The Weld County, Colorado, district attorney’s office announced last week that 26-year-old Jesus Puebla was charged with five felony counts of vehicular homicide following a June 13 collision on I-25 that killed a family traveling home to Wyoming in a 2015 Ford Edge.
Neither drugs nor alcohol are suspected to have to played a role in the four-vehicle pile-up that shut down northbound traffic for hours near milemarker 243, about 30 miles north of Denver. Overdrive sister publication CCJ reached out to Colorado State Patrol see if distracted driving, including phone use, may have been a factor.
“Inattentive driving is being considered as the primary causal factor,” Trooper Josh K. Lewis told CCJ. “However, I do not have information related to phone [use].”
According to the Colorado State Patrol, Puebla was driving a 1999 Kenworth box truck northbound in the left lane on I-25 when traffic ahead of him slowed down around 1:30 p.m. Instead of reducing his speed, Puebla struck the Ford Edge and sent it into the center median where investigators believe he struck the SUV a second time before crashing into the median cable rail, where the truck came to a stop.
Denver7.com reported that court documents indicate that Puebla was traveling 76 mph when he struck the car. All five occupants of the SUV, which included a three-month-old baby, were pronounced dead on scene. Puebla was not injured.
A driver in a 2013 Ford Focus struck in the accident was taken to a local hospital and treated for minor injuries. Occupants in a 2021 Mitsubishi Outlander also damaged by the collision were not injured.
At the time of the accident, Lewis said Puebla was driving for Caminantes Trucking. According to the Federal Motor Carrier Safety Administration, Caminantes Trucking is a 46-truck fleet based in Long Beach, California, contracted with the U.S. Postal Service.
In the past 24 months, Caminantes has undergone 223 vehicle inspections with an out of service rate of 27.8%. The national average for OOS fleet violations during that same time is 21.9%. Also during the past two years, Caminantes underwent 327 driver inspections resulting in an OOS driver violation rate of 5.8%, which beats the national average of 6.47%.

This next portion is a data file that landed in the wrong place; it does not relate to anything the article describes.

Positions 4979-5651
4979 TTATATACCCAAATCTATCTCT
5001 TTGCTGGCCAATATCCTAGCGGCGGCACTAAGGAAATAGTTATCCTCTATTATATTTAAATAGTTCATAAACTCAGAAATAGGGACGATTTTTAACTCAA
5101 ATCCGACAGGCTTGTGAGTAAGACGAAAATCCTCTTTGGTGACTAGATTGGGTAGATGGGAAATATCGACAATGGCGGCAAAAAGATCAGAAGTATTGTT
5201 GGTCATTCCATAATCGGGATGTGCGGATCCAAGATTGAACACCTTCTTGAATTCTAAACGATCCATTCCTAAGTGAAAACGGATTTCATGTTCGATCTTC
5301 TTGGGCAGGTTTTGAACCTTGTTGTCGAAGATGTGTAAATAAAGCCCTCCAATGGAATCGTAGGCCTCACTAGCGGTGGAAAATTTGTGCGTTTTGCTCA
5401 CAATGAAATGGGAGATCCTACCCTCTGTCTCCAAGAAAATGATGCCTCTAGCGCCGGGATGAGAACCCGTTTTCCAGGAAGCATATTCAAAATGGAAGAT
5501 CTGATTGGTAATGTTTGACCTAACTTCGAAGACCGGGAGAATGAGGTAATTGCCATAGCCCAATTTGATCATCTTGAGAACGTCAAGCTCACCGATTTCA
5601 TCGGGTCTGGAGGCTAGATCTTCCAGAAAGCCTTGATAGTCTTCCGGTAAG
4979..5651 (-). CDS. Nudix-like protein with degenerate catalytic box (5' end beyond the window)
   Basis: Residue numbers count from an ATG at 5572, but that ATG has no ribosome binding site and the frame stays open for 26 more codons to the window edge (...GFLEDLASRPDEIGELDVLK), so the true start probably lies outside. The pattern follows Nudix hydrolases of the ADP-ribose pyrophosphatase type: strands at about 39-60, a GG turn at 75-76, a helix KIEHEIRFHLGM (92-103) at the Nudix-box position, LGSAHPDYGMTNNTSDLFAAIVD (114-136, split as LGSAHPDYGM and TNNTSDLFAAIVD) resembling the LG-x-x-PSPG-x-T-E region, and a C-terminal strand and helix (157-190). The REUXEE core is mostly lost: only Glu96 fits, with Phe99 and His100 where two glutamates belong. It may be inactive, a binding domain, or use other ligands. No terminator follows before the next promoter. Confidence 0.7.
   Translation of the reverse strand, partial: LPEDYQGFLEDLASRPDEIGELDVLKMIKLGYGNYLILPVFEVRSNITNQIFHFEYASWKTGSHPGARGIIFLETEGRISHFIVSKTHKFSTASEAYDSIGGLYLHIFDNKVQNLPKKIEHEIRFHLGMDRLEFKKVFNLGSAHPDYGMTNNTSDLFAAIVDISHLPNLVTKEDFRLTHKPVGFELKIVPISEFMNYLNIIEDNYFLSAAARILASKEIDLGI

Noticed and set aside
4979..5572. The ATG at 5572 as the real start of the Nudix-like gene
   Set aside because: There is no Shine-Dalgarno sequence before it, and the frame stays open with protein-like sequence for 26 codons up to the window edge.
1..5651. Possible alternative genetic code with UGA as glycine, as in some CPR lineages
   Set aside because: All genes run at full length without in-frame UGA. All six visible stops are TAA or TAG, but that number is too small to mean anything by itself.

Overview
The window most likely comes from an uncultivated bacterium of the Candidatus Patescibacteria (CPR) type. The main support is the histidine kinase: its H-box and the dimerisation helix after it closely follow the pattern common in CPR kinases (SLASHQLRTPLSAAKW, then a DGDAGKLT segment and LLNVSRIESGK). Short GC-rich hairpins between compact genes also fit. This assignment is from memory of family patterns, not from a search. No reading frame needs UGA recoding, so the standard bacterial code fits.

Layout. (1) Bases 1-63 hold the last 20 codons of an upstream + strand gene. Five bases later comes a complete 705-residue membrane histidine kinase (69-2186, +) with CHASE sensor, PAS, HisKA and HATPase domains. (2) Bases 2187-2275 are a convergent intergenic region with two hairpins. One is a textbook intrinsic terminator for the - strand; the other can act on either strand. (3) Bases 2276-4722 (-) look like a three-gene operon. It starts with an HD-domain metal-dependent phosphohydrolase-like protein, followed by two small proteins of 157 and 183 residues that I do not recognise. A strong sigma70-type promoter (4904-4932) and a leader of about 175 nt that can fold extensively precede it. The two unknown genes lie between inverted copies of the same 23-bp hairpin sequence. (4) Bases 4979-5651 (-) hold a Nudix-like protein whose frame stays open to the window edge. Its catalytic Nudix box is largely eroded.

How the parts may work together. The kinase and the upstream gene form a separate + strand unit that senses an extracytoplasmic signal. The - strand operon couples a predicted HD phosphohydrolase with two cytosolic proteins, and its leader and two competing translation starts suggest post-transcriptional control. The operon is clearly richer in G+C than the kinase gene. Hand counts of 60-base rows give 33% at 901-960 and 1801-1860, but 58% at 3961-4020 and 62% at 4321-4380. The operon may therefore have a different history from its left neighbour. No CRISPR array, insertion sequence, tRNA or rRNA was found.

In addition to the five vehicular homicide charges, Puebla also faces charges of vehicular assault, careless driving, reckless driving, a commercial vehicle safety violation and driving without a commercial driver's license. A court date has not yet been set. Lewis did not provide details on Puebla’s commercial vehicle safety violation. Caminantes Trucking has not yet responded to attempted contacts.
Mid-America Trucking Show registration now open
Free online registration is now open for the 2023 Mid-America Trucking Show, which will be held March 30 through April 1 at the Kentucky Expo Center in Louisville.
The 2023 show will be the 51st year of the event.
MATS features a plethora of happenings for attendees, including:
- 1 million square feet of exhibit space filled with vendors and trucks
- Numerous educational and informative programs and demonstrations
- Live musical entertainment
- PKY Truck Championship show
- Truck parking community